black and morganBlack and Morgan v. Wilkinson [2013] EWCA Civ 820 – read judgment here.

The Court of Appeal recently dismissed an appeal by a Christian bed and breakfast owner, upholding the decision that she unlawfully discriminated against a gay couple by refusing to provide them with a double bedroom. However, the Master of the Rolls (head of the civil justice system) Lord Dyson expressed doubt about whether the previous binding decision of the Court of Appeal in the very similar case of Hall and Preddy v. Bull and Bull [2012] EWCA Civ 83, was correct, and the Court granted permission to appeal to the Supreme Court. 

This decision is the latest in a line of cases which have grappled with the ‘conflict of equalities’, many of which have concerned the potential clash between religious freedom and the prohibition on discrimination on grounds of sexual orientation. It raises difficult questions about how to reconcile competing rights or ‘protected characteristics’ under discrimination law, and it will be very interesting to see how the Supreme Court deals with this and the Preddy case when they are heard together in the autumn.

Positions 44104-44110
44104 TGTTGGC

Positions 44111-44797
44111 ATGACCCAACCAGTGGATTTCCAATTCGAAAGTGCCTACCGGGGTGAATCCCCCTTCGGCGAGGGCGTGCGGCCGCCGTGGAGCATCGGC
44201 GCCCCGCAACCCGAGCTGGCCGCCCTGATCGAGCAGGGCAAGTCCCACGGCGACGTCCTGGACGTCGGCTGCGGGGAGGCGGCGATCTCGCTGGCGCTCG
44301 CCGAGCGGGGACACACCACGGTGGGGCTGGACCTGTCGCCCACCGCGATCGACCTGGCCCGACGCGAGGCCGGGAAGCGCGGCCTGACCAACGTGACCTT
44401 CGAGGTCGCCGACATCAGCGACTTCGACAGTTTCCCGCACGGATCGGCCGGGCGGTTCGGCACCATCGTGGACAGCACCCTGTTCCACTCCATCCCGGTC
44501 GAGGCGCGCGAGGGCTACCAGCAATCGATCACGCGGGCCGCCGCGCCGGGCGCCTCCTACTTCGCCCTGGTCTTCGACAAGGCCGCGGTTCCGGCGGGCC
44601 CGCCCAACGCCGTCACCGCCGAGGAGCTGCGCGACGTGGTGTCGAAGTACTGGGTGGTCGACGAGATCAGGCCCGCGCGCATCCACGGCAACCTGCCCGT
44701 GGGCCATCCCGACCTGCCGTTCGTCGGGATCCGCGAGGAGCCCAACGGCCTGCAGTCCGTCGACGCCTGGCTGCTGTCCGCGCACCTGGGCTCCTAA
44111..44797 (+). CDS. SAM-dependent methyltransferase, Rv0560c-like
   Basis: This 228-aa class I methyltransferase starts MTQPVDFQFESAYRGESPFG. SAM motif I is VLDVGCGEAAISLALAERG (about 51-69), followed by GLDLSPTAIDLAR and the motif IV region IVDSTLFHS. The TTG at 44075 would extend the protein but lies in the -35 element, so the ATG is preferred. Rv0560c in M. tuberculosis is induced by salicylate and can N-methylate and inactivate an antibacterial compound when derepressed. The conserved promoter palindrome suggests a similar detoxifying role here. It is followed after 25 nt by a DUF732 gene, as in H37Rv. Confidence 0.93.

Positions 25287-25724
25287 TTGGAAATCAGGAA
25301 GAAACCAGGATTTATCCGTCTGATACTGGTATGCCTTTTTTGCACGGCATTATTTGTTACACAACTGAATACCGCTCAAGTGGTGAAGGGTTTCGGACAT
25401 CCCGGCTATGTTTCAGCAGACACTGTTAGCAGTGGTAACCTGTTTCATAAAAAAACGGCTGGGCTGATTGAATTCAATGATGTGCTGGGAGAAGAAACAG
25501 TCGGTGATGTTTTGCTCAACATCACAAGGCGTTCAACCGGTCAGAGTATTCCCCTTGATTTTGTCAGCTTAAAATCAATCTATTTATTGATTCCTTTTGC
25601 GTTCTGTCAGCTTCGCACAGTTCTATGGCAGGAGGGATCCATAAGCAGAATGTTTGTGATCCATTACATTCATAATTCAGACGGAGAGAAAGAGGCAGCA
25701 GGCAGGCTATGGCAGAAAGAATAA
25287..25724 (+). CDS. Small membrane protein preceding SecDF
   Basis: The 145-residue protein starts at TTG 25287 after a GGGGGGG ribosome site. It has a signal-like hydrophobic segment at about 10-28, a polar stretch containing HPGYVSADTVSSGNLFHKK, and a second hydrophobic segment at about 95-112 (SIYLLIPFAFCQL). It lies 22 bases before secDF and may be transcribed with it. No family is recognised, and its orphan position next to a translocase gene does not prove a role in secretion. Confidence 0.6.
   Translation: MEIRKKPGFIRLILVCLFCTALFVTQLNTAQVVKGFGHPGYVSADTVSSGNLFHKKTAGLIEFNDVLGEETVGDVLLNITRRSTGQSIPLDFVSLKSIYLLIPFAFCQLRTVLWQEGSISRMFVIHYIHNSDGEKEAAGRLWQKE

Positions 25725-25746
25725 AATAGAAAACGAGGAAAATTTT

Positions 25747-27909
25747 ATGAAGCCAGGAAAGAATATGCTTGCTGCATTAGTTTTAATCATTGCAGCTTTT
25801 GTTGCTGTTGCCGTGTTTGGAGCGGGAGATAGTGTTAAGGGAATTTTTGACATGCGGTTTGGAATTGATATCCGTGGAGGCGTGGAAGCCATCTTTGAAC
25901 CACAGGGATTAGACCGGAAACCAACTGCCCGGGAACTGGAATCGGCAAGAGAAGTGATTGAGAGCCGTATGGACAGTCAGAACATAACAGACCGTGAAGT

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Will the Public Sector Equality Duty survive the Red Tape Challenge? – Neil Crowther

22 March 2013 by

cut-red-tape-challengeIn May 2012, the Home Secretary announced a review of the Public Sector Equality Duty (PSED), which came into force a year earlier in April 2011, as an outcome of the Red Tape Challenge.  The review is focusing in particular on levels of understanding of the PSED and guidance, the costs and benefits of the duty, how organisations are managing legal risk and ensuring compliance with the duty and what changes, if any, would secure better equality outcomes.  It is being overseen by a steering group, appointed by Government Ministers, largely drawn from public authorities. 

The Review has recently launched a call for evidence, with a closing date of 12th April 2013.  The call is particularly interested in ‘equalities paperwork and policies related to PSED (particularly in relation to public sector procurement processes) and the collection, retention and use of diversity data by public bodies, for example, in relation to goods, facilities and services.’

The Equality and Diversity Forum has produced a helpful briefing on the Review.